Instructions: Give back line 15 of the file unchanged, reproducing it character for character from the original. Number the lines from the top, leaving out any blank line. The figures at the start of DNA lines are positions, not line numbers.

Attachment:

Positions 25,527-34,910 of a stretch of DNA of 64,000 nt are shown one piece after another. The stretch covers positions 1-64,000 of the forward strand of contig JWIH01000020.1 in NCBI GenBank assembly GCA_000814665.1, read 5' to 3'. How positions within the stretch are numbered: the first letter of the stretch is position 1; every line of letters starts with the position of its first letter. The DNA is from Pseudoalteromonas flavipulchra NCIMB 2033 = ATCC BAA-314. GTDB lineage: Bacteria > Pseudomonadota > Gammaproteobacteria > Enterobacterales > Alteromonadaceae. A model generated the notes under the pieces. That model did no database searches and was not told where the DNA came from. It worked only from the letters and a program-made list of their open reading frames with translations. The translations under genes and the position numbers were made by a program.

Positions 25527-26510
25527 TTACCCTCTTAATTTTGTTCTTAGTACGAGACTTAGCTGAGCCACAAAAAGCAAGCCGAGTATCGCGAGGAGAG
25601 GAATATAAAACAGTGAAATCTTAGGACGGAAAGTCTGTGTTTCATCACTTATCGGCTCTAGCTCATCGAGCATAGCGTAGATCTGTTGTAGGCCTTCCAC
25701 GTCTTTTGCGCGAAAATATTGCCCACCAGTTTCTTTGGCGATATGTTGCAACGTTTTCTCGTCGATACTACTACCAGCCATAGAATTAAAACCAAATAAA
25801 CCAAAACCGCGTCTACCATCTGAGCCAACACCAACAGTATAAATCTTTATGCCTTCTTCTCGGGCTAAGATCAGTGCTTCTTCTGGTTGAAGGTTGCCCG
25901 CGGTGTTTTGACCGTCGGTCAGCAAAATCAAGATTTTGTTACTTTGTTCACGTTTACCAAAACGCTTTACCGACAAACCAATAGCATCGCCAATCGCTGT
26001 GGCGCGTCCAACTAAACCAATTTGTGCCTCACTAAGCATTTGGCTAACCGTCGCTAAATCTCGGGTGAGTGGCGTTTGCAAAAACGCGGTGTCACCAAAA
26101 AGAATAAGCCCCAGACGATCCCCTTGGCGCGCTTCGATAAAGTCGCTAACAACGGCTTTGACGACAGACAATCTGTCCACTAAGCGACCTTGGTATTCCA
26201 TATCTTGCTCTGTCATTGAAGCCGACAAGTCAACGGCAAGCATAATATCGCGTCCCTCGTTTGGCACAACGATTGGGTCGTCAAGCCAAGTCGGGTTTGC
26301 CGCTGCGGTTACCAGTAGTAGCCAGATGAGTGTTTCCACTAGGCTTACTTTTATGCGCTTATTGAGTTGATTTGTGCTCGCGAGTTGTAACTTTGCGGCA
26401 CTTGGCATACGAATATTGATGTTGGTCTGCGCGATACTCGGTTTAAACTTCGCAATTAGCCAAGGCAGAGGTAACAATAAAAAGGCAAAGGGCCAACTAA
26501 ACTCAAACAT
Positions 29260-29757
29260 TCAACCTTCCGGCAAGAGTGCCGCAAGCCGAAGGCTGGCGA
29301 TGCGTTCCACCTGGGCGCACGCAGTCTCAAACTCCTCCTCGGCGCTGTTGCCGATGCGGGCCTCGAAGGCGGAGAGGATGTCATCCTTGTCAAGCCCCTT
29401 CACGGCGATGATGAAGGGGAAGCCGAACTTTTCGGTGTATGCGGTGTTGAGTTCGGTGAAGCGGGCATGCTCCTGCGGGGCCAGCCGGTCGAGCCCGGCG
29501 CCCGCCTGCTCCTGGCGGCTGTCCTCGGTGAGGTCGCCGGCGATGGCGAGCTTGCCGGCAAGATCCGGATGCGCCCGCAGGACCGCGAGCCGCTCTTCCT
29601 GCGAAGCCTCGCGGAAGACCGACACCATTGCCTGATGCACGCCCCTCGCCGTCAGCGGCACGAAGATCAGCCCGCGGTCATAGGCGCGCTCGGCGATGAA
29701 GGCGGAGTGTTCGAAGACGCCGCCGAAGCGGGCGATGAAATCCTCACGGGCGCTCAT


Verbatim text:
29260 TCAACCTTCCGGCAAGAGTGCCGCAAGCCGAAGGCTGGCGA